So This is Christmas

I didn't have any Christmas Eve plans this year, so when one of my fellow managers at work asked if I could close for him (working 4-1 instead of my normal 2-11) I said it would be no problem.  I put on a festive red shirt (a vest, too, to showcase my new Doctor Who pocket watch) and came into the office with a smile.  The workload was steady; although it was Christmas Eve, people still needed assistance with their cell phones.  It's just another night in the call center.

Later in the evening, an associate from another team came up to my desk.  She is an older woman, in her sixties surely, and someone I have a casual, 'Hey, how's it going?' relationship with.  She wished me a Merry Christmas and asked how I was doing, acknowledging that this was my first Christmas without my father.  It took me a moment to respond; the shock of her question hit pretty hard.  I knew that, of course.  A year ago today, actually, we had our last meal together and he drove back to Pawhuska.  I only saw him again briefly before he was gone.

No, the shock came from the remembrance.  Someone who was only a passing acquaintance took a few moments to remember me and my loss.  After searching my feelings for a moment, I smiled a genuine smile and said I was doing okay.  Dad was never big into holidays, as I've mentioned before, so there aren't any big traditions that are suddenly absent.  It's the little things I miss.  The phone calls, the occasional email.  I have moments where memories are so recent and thick that it nearly brings me to my knees, but those happen less and less often.  They happen more often in grocery stores than anywhere else, which makes sense.  But for the most part, Dad is someone who feels like he has been gone for a long time.

Tomorrow morning, I will get up.  Prepare food.  Make coffee.  I will welcome my mother, my brother, and his fiance into my home and we will have Christmas together.  Though Dad is gone, it feels normal.  As much as my world came to a screeching halt this year, it is moving smoothly and has been for a while.  My friend told me her father has been gone for seventeen years, and still has occasions where it hits as strong as it ever did.  I imagine that's how it's going to be.  I love my father, and cherish the good memories.  Christmases past with him in his recliner, watching us open presents as he smiled a small, knowing smile.

Though my eyes well up a little, the smile that comes with them is deep and genuine.  Merry Christmas, Dad.


Empty Picher

After some schedule juggling at work this past week, I found myself with a Saturday off for the first time in a long while.  Fatefully, this happened as I read an article about the abandoned mining town of Picher, Oklahoma and a random dinner engagement with my friends Leah and Darci.  All of these happenings added up to a relatively impromptu Saturday on the road with my fellow photographer friend Darci and a great opportunity to take my new camera out for a spin.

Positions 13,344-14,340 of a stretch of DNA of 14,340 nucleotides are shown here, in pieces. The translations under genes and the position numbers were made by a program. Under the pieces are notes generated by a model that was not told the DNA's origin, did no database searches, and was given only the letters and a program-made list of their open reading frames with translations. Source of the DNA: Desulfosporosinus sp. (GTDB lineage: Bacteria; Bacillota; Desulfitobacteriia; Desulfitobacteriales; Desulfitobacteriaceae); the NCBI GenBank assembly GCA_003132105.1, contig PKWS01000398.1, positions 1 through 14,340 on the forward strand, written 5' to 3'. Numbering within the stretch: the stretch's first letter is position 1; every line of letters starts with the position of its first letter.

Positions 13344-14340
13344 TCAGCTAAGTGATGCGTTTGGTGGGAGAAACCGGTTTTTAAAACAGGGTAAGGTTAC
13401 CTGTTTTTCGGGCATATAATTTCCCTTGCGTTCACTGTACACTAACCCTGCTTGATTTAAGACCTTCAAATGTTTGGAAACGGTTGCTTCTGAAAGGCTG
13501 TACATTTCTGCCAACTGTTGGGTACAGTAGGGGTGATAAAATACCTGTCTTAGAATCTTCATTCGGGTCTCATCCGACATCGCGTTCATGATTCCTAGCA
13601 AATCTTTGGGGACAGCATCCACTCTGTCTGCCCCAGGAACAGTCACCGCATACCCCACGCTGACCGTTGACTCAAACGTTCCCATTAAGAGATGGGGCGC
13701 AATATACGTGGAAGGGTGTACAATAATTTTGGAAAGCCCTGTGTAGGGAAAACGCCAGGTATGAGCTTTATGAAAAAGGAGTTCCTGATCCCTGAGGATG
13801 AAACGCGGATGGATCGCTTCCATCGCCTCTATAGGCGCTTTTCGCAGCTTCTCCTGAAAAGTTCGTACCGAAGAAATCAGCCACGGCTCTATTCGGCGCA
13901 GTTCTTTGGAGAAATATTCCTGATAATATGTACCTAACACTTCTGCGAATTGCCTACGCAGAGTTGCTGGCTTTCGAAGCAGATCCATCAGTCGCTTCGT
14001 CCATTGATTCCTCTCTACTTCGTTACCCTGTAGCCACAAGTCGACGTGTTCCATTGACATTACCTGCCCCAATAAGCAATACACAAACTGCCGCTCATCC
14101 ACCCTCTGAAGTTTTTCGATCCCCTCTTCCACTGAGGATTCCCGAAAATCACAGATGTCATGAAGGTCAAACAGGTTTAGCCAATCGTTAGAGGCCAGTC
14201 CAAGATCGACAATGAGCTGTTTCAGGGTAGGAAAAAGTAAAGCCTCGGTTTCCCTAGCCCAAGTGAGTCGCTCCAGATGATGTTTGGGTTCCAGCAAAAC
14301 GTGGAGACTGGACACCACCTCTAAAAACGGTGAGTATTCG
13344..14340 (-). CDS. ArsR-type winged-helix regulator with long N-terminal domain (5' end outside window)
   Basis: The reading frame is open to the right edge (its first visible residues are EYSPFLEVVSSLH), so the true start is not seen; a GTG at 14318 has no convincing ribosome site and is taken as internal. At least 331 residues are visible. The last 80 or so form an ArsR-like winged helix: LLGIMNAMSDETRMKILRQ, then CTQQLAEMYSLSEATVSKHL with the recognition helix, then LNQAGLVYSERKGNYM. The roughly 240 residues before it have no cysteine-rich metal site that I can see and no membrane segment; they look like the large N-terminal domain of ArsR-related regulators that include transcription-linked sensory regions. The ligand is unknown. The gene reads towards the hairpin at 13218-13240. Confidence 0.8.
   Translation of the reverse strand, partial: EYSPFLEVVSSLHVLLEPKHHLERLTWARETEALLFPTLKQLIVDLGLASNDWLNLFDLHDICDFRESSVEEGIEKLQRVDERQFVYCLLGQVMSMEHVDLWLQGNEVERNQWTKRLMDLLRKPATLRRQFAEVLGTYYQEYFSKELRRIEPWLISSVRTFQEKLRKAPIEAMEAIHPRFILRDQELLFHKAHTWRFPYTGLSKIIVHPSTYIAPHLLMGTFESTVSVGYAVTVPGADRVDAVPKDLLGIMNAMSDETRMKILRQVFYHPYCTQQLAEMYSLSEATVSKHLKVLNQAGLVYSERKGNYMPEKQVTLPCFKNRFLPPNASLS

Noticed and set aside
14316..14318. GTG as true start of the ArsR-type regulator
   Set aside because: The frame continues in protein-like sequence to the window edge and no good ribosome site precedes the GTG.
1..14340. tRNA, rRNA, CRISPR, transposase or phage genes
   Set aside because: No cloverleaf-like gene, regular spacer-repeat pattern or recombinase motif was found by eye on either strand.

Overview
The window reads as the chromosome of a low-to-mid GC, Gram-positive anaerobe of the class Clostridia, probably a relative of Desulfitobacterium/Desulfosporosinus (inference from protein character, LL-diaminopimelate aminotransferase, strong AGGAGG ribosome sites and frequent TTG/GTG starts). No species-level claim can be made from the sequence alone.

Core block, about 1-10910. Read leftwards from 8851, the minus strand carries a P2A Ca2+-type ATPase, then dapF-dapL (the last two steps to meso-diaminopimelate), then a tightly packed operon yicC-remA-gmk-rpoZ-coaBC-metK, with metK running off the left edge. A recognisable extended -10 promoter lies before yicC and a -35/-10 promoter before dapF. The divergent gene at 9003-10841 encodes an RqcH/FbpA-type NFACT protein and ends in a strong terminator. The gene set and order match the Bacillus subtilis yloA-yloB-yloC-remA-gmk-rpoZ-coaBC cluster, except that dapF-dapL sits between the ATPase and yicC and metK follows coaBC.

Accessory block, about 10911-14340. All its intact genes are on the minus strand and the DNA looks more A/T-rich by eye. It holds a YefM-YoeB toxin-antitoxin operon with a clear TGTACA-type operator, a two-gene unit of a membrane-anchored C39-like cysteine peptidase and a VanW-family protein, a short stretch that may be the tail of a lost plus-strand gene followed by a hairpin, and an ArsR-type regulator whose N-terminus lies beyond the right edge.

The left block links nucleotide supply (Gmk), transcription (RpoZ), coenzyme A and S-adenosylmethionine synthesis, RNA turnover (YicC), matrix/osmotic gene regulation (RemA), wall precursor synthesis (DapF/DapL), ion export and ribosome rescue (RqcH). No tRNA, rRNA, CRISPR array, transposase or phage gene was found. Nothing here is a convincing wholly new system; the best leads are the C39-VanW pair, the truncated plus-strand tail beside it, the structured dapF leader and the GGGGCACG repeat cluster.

Like my father before me, I wanted to get on the road as early as possible.  I'm not used to dealing with delays like "I'm fixing my hair" but I'm a patient man.  We set out north on the Will Rogers Turnpike at about 9:30 AM on Saturday, full of excitement and expectations.  Due to massive amounts of mining, toxic lead contamination, and a kicker of a 2008 F4 tornado the town was evacuated and abandoned a few years ago.  Many of the structures have been torn down, and there's still light traffic on the highway that runs through the old town center, but the grounds of Picher is an eerie sight.  Roads to nowhere.  Concrete pads overgrown with weeds, old tile peeling up in the sunlight.  Post-apocalyptic spray-painted warnings like 'KEEP OUT' on buildings that seem in decent shape, as well as many dilapidated structures litter the old town footprint.

As you approach the town, you see tall mountains of gravel, or 'chat', left over from the mining operations.  Some of these mounds sidle right up to previously residential neighborhoods.  A water tower looms over the skeletal remains of the town, proudly proclaiming cityhood since 1918.  In fact, due to the mining operations, Picher produced over half of the lead and zinc used in World War I and was also a big contributor to World War II ammunition manufacture.  While walking the foundations of the old commercial district, I found an old Matchbox car, crushed and full of dirt.  "How appropriate," I thought.  How many hopes and dreams died here?  I also came across a fire hydrant with a hose still attached, as if the call to evacuate came amidst an emergency and people had to pick up and go with haste.

Once Darci and I had sufficiently explored, we set out westward.  Driving old Oklahoma and Kansas highways, we found ourselves in Sedan, KS...evidently the home of the World's Longest Yellow-Brick Road.  We parked downtown and looked at the historic storefronts, enjoying the last bit of warmth of the afternoon sun.  Due south of Sedan, not far across the state line, we drove to Pawhuska, my father's hometown.  I hadn't been back since his grave marker had been completed and placed.  I stopped to pay my respects.  There's something so final about words etched in stone.  The quiet time on the hillside was interrupted by a woman and several children with toys and Cheetos.